this->AutoScaleDimensions = System::Drawing::SizeF(6, 13);
        this->AutoScaleMode = System::Windows::Forms::AutoScaleMode::Font;
        this->ClientSize = System::Drawing::Size(284, 262);
        this->Name = L"Form1";
        this->Text = L"Package Analyzer";


#pragma endregion
private: System::Void BtnMain_Click(System::Object^  sender, System::EventArgs^  e) {
share|improve this question
You should only interact with the UI on the UI thread. However, you can use the Control.Invoke method to do so on a background thread if you absolutely must. I recommend using something like the BackgroundWorker component instead, which helps automate this. –  Cody Gray Jan 11 '12 at 7:52

1 Answer 1

up vote 2 down vote accepted

Why don't you use .NET threads when using managed C++? Makes things much easier... You will, however, get exceptions when you access your controls from a different thread - you'll have to use Invoke to update controls from a thread.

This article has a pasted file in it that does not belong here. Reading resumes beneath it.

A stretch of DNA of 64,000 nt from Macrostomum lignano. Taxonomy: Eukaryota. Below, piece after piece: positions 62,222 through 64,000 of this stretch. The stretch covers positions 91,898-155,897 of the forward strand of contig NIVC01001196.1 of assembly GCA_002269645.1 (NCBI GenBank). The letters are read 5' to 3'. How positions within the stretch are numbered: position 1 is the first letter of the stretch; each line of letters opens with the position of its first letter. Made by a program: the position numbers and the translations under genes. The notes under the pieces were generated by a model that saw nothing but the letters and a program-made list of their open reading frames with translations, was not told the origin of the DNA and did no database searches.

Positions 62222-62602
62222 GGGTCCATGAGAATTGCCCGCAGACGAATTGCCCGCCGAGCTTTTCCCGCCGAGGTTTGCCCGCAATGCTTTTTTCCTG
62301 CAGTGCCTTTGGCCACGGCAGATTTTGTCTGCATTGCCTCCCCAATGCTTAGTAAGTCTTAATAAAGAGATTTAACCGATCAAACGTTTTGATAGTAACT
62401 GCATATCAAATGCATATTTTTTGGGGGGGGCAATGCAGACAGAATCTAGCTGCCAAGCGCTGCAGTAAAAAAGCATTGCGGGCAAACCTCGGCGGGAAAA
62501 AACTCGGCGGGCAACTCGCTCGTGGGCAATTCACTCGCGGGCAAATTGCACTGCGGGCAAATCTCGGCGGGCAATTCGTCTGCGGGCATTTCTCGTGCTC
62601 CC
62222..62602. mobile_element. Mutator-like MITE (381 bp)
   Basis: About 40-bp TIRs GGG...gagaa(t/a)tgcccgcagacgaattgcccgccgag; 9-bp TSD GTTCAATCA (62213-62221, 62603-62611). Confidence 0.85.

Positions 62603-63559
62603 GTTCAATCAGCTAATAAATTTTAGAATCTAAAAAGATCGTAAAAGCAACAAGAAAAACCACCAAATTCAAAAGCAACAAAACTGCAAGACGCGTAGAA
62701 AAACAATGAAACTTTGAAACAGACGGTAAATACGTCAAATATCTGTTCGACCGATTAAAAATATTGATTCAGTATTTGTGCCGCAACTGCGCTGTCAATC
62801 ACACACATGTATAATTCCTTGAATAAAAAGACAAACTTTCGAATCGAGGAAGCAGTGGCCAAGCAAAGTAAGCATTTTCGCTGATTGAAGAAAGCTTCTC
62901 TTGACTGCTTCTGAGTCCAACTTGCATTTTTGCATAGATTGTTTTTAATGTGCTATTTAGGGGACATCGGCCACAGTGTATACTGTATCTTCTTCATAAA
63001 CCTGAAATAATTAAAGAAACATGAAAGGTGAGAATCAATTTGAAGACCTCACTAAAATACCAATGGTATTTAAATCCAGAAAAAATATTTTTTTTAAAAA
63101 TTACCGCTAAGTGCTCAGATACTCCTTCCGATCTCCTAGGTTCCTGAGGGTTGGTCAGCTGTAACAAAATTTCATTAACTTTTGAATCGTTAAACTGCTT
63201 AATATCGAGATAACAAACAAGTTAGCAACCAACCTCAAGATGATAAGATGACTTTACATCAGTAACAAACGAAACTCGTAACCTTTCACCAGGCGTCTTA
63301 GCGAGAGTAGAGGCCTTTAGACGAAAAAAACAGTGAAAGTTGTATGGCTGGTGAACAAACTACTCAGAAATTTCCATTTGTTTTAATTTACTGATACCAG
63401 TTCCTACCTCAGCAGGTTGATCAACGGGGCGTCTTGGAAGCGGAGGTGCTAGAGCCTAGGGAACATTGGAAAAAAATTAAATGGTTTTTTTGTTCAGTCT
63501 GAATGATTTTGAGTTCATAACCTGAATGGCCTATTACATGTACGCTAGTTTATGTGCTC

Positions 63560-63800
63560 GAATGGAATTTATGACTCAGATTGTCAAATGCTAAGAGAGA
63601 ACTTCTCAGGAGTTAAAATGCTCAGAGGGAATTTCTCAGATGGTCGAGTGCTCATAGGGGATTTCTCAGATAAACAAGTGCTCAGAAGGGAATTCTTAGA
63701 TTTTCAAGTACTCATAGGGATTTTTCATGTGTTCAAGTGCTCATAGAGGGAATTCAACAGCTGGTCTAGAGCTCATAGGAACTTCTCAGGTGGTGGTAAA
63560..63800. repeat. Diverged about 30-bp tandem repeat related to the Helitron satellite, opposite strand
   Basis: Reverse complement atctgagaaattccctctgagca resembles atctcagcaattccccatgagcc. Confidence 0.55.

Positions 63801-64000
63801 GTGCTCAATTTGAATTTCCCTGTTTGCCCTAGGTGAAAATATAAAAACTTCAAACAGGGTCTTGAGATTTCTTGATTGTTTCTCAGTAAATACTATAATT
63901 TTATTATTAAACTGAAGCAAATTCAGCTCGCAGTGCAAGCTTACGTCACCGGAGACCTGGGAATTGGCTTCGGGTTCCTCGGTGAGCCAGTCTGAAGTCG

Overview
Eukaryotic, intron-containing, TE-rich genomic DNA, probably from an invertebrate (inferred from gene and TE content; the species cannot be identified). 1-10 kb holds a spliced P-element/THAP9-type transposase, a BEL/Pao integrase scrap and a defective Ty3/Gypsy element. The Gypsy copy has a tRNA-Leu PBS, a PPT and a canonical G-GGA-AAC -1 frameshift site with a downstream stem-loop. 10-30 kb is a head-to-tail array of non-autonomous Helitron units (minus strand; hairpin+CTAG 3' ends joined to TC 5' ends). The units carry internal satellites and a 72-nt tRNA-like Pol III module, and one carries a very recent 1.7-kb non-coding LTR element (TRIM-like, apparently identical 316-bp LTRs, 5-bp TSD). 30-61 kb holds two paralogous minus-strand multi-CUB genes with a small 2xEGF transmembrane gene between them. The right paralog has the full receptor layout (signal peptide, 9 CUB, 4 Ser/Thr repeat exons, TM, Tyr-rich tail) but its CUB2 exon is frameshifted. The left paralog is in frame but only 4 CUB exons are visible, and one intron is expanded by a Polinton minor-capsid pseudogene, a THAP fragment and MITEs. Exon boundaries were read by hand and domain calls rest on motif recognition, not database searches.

Well, I' can only write C#, but I'm sure you can easily convert this to C++:

private void BtnMain_Click(object sender, EventArgs e)
    Thread t = new Thread(new ThreadStart(ThreadMethod));

private void ThreadMethod(object state)
    // state would be set if you used ParameterizedThreadStart and t.Start(...) above


    // Set text of label on form. You must use this.Invoke, as otherwise
    // you'll run into an exception for changing controls from a different thread
        label1.Text = "Hello";

But it's not even required to do this in your case - use .NET TCP classes!